† High TB-burden countries include the following: Angola, Bangladesh, Brazil, Cambodia, Central African Republic, China, Congo, the Democratic Republic of the Congo, Democratic People's Republic of Korea, Ethiopia, India, Indonesia, Kenya, Lesotho, Liberia, Mozambique, Myanmar, Namibia, Nigeria, Pakistan, Papua New Guinea, Peru, the Philippines, the Russian Federation, Somalia, South Africa, Thailand, the United Republic of Tanzania, Vietnam, and Zimbabwe. This list is not exhaustive but represents the countries with the highest absolute burden (high rates and high population).2
‡ We will focus on the best evidence to address this KQ on treatment, focusing on the most recent high-quality meta-analysis rather than re-reviewing and synthesizing the primary RCTs that were summarized in the prior review on this topic (e.g., those comparing INH vs. placebo that were published in the 1960s and 1970s).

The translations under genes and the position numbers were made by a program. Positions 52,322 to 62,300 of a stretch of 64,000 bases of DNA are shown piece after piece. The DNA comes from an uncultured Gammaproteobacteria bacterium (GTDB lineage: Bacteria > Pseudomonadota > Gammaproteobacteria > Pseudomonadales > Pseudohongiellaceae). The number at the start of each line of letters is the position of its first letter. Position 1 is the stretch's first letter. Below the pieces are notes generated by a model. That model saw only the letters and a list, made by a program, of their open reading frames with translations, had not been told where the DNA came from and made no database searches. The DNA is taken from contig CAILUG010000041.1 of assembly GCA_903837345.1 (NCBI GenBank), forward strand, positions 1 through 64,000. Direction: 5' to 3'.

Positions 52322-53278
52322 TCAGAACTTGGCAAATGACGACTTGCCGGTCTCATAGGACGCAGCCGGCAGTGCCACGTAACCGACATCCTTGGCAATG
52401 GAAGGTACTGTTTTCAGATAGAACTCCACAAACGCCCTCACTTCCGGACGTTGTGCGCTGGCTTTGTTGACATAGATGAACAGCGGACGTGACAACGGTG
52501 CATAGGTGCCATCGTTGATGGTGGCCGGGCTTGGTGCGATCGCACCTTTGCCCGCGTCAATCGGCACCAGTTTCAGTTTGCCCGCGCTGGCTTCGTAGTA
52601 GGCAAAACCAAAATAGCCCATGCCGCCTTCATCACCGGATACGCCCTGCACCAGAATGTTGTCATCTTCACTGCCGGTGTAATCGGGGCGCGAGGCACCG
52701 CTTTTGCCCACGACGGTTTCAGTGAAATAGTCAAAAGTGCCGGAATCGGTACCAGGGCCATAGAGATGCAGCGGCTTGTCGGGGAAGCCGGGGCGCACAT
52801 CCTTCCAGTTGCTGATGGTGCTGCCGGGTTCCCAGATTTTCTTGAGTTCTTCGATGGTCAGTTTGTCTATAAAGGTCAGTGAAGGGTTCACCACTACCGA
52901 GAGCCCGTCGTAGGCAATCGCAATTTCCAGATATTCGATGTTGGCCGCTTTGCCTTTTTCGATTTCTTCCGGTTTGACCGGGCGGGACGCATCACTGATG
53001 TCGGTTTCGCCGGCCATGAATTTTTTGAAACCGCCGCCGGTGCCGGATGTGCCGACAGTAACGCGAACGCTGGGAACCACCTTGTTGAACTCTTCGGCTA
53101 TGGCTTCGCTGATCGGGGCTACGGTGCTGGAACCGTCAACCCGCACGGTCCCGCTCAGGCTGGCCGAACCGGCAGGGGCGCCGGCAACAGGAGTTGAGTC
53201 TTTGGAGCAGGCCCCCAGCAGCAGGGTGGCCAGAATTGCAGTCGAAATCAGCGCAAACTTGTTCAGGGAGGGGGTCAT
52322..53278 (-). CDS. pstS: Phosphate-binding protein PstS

Abbreviations: AFB=acid fast bacilli; CDC=Centers for Disease Control and Prevention; FDA=Food and Drug Administration; HIV=human immunodeficiency virus; IGRA=interferon gamma release assay; INH=isoniazid; KQ=key question; LTBI=latent tuberculosis infection; PPD=purified protein derivative; QFT=QuantiFERON; RCT=randomized, controlled trial; RIF=rifampin; RPT=rifapentine; TB=tuberculosis; TNF-α=tumor necrosis factor-α; T-SPOT. TB=commercial IGRA assay; TST=tuberculin skin test.
The draft Research Plan was posted on the USPSTF website for public comment from March 11 to April 7, 2021. Most of the comments did not affect the scope of the review. In response to public comments, the USPSTF revised the KQs to clarify intentions and expanded the eligibility criteria to include countries categorized as both “high” and “very high” on the Human Development Index.
- Centers for Disease Control and Prevention. Latent Tuberculosis Infection: A Guide for Primary Health Care Providers. Published 2020. Accessed May 24, 2021. http://www.cdc.gov/tb/publications/LTBI/default.htm
World Health Organization. Tuberculosis Data. Published 2020. Accessed May 24, 2021. https://www.who.int/teams/global-tuberculosis-programme/data